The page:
Best Detective Books

Instructor: Kimberly Elliott

Kimberly teaches college humanities and has a master's degree in humanities.

Private eye, gumshoe, investigator: All are terms for non-badge-wearing men and women who seek justice by rooting out the truth. The detective story is a popular genre of fiction that encompasses the cozy and the hard-boiled variety. Read on for more information on some of the best detective books ever written.

The Adventures of Sherlock Holmes, by Arthur Conan Doyle

Probably the most well-known detective, Sherlock Holmes was first introduced in 1887 in a novel titled A Study in Scarlet, but didn't receive wide popularity until the 1892 release of The Adventures of Sherlock Holmes. This compilation of twelve short stories centers on the quintessential detective from London, England, known for his observation skills and deductive reasoning. Tagging along with him is his ever-present sidekick, Doctor Watson, who serves not only as a companion to Holmes but also as a literary stand-in for readers. As Holmes explains things to Watson, he also explains things to his audience.

To learn more about Sherlock Holmes and his many sleuthing adventures, check out Study.com's lesson on the Adventures of Sherlock Holmes. This video lesson explores several of Holmes's cases from this short story compilation and ends with a quiz to measure understanding.

The Big Sleep, by Raymond Chandler

Published in 1939, this classic hard-boiled detective novel introduced us to private eye Philip Marlowe. Marlowe is uncompromising and acerbic in his profession but honest and philosophical in his life. In this inaugural tale, Marlowe is hired by the eccentric General Sternwood to find and put an end to a man who has been blackmailing Sternwood's wayward daughter. Marlowe becomes wrapped up in more than he bargained for, though, and finds himself in the underbelly of the pornography, gambling, and the criminal worlds.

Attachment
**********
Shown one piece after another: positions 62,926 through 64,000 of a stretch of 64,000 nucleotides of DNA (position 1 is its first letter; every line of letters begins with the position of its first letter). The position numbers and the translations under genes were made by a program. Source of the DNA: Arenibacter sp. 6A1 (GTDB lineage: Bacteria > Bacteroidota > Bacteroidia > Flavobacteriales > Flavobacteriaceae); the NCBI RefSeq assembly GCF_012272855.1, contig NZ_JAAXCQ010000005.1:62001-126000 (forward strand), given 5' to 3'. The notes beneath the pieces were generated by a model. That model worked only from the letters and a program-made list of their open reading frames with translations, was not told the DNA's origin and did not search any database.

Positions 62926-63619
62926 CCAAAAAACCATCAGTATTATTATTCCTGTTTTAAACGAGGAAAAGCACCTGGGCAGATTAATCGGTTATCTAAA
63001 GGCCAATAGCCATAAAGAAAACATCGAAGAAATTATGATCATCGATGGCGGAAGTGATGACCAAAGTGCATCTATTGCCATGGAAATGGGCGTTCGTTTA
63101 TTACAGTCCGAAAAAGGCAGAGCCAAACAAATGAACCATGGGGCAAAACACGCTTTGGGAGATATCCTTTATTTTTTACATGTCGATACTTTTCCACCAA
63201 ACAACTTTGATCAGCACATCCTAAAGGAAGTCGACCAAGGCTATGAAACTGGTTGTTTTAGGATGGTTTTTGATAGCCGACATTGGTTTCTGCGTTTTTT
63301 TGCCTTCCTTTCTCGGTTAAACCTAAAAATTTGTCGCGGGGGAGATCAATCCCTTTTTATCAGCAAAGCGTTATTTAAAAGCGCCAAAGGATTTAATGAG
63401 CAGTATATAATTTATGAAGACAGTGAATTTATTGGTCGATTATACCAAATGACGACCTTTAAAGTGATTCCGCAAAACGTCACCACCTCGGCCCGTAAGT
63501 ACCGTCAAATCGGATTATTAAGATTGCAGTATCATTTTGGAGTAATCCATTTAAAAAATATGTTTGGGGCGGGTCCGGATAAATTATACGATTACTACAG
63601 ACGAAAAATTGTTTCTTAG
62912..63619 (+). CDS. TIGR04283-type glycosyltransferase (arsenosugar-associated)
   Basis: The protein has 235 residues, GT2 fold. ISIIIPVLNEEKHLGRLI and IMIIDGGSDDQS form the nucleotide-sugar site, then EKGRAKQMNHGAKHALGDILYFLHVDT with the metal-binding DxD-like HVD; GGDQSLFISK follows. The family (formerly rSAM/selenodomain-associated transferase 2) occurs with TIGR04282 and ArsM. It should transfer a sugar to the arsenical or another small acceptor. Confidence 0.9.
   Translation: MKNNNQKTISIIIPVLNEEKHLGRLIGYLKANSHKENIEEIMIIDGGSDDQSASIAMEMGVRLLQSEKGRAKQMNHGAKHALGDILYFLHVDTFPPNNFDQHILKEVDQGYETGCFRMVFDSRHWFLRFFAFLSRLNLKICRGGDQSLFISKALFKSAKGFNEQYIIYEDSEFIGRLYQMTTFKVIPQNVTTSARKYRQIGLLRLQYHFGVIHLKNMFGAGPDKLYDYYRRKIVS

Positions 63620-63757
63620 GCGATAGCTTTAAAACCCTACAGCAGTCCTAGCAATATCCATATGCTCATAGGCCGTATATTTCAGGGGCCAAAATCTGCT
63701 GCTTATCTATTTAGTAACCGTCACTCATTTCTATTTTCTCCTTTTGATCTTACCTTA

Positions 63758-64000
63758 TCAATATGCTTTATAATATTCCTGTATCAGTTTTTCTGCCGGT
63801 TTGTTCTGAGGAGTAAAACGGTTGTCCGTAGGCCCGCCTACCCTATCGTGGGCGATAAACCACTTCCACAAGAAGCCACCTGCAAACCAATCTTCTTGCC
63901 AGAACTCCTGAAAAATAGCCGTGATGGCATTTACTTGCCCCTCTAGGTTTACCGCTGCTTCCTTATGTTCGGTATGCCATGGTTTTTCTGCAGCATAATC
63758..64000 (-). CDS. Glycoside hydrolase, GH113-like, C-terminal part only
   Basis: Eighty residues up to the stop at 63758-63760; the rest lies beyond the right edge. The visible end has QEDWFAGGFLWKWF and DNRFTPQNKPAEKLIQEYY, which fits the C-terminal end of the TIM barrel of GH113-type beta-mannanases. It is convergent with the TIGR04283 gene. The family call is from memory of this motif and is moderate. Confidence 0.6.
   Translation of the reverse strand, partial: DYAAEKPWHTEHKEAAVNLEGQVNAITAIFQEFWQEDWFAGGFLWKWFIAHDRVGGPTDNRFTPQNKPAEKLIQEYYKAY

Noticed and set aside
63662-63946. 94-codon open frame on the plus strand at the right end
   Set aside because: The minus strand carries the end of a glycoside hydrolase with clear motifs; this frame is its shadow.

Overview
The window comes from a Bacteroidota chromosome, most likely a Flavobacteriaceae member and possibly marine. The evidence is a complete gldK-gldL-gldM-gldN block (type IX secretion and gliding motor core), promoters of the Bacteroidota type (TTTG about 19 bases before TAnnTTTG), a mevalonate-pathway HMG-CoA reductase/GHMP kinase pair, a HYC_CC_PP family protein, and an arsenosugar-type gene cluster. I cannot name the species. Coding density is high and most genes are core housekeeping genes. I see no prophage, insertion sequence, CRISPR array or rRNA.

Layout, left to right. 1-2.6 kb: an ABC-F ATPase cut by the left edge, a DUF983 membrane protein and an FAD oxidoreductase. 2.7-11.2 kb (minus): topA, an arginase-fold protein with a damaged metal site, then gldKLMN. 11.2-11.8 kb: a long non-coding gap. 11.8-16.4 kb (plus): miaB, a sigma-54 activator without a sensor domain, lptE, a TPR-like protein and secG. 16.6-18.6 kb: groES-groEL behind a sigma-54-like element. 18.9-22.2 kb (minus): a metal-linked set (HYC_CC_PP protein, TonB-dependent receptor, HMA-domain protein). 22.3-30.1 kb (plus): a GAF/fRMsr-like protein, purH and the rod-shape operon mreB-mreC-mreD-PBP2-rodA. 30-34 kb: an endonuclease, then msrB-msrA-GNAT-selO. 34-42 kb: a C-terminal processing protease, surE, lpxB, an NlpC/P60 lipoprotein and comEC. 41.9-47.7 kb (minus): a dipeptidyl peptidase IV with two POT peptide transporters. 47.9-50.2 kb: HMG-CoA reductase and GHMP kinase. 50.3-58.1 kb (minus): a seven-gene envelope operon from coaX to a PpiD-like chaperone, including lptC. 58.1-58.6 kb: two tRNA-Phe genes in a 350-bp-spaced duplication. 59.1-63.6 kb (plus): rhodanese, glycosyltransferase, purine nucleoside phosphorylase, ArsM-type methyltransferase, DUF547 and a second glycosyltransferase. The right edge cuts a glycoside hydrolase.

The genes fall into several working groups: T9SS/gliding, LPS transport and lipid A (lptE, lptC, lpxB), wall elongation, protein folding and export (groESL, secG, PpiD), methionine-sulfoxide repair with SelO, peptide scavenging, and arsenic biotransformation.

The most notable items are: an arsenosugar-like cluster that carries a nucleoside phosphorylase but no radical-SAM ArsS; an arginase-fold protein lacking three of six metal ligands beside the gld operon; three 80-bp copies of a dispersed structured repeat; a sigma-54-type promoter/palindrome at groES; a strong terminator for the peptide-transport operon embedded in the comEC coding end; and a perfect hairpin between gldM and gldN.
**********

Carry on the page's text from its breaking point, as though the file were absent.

To go along with reading this lurid tale of murder and deception, Study.com offers a lesson on The Big Sleep. This lesson provides a summary and deeper analysis of the major themes in this classic detective story, followed up by a quiz to assess understanding.

And Then There Were None, by Agatha Christie

Written in 1939, And Then There Were None is one of Agatha Christie's most popular novels. The story takes place on a secluded island where ten strangers are brought together by a mysterious other and, one by one, begin dying in the most horrific ways. This story is unique because there is no one detective in the book. Instead, each of the characters, in turn, tries to unravel the mystery, much as the reader tries to figure everything out as the story proceeds. As characters are killed off, so too are the main suspects, and the reader is treated to a deliciously baffling case of whodunit.

Study.com has a number of lessons about And Then There Were None that would go along nicely with its reading, including:

Each of these lessons focus on a different component of the story and each are followed up by a quiz to measure your understanding of these essential story elements.

For More Information

There are a number of other lessons available on Study.com that hone in on detective fiction, the mystery genre, and mystery fiction. All would be great choices for readers and aspiring writers alike.

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